In just the past two years, the court heard three landmark cases affecting women’s health: Zubik and Hobby Lobby, which addressed the ACA’s contraceptive coverage mandate and the religious rights of employers, and most recently, Whole Woman’s Health, which addressed abortion clinic regulations. With the death of Justice Antonin Scalia, and three of the remaining seven justices well over the age of 75 years, the next president likely will appoint more than one justice to the Supreme Court during their term. The Democratic and Republican platforms both speak to their support of the appointment of justices that share their respective views on abortion. The Democrats have specified that they would seek nominees who support a woman’s right to a safe and legal abortion. The Republicans seek to overturn Roe v Wade through the appointment of justices who oppose abortion.
The Medicare program is a critical source of coverage and economic security for seniors, particularly older women who on average have longer lifespans, poorer health status, and are more likely than men to live alone and require long-term care supports. The candidates and their parties have very different proposals regarding Medicare. The Democrats propose allowing individuals 55 to 64 to buy into the program, whereas the Republicans would raise the eligibility age as well as fundamentally change the program’s structure from primarily fee-for-service to a “defined contribution” model in which the federal government would provide a payment on behalf of each beneficiary toward the purchase of a private plan or traditional Medicare.
The Republicans’ proposed repeal of the ACA also could eliminate Medicare’s no-cost coverage for preventive services, such as mammograms and bone density testing recommended for older women. Both platforms state that they favor policies that will help aging individuals remain in their homes, which is especially important for older women, because they are twice as likely as older men to live alone. The Democrats also identify the need to improve pay and training for caregivers, most of whom are women, and propose passing a law that provides workers at least 12 weeks of paid time off to care for aging or sick relatives as well as for a new child.
In recent years the issue of sexual violence and assault has gained recognition as a preventable health problem that disproportionately affects women. Approximately one in five women report having been raped at some point in their lives, and one in four women have experienced severe physical violence by an intimate partner. Federal authority, such as that provided by the Violence Against Women Act (VAWA), currently funds various violence prevention efforts, support services for survivors, and enforcement mechanisms. The Democratic platform provides support for survivors of sexual assault and increases sexual violence prevention programs in schools. They also support the continuation of VAWA’s law enforcement provisions. The Republican platform asserts that sexual assault should be handled by civil authorities and prosecuted by the courts and criticizes federal agencies’ involvement in the investigation and punishment of campus sexual assault.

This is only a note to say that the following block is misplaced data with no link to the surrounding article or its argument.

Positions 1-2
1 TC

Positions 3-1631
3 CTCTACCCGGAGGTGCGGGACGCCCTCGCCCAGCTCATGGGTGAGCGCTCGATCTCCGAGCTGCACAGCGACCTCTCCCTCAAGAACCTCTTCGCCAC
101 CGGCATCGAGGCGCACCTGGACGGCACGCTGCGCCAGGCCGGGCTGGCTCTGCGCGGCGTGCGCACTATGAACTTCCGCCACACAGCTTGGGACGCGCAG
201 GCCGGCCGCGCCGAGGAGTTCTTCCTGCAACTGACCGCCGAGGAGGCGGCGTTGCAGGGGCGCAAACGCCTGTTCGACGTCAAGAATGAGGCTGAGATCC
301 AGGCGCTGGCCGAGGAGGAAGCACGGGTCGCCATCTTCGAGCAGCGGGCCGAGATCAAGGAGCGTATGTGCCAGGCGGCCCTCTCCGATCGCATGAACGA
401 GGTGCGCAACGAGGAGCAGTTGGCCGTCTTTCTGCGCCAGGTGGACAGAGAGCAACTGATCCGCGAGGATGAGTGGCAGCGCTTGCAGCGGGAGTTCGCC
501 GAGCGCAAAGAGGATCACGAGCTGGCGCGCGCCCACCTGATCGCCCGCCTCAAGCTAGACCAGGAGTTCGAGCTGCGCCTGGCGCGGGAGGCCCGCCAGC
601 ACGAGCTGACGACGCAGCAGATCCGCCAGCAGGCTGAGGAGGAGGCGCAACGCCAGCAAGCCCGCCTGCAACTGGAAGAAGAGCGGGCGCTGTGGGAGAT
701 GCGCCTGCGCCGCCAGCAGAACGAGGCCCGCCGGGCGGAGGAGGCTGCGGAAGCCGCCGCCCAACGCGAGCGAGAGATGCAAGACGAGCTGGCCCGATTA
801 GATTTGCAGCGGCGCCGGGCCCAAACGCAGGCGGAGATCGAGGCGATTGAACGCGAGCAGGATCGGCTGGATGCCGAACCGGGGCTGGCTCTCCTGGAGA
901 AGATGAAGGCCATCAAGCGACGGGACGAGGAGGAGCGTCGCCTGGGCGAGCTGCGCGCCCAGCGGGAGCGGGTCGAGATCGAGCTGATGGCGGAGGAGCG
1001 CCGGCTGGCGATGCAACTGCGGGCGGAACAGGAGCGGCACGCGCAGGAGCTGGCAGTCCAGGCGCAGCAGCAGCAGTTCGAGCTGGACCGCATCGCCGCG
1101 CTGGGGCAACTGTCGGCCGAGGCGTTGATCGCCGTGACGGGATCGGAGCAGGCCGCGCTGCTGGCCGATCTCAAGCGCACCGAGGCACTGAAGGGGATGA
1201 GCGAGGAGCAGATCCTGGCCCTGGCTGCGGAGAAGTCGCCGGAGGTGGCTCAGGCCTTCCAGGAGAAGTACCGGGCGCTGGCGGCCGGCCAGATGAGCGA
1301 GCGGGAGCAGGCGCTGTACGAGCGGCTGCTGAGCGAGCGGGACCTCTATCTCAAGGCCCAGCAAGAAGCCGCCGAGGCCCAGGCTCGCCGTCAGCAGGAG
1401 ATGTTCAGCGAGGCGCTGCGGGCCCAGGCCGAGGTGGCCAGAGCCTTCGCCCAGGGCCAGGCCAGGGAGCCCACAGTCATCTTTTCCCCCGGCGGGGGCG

The Democratic and Republican Parties have outlined distinct, and often diametrically opposing, policy proposals addressing private and public health insurance coverage, reproductive health, and paid leave, among other issues, that will affect women in every stage of life. These policies reflect the parties’ very different approaches to the role of government, regulation, and abortion policy. Although the media has been focused most intensely on the presidential elections, when it comes to health and access to care, the choices made in state houses and capitols across the country will also greatly impact women’s health care. Whatever the result, the 2016 election cycle is certain to have significant ramifications for health care, and in particular for women’s health.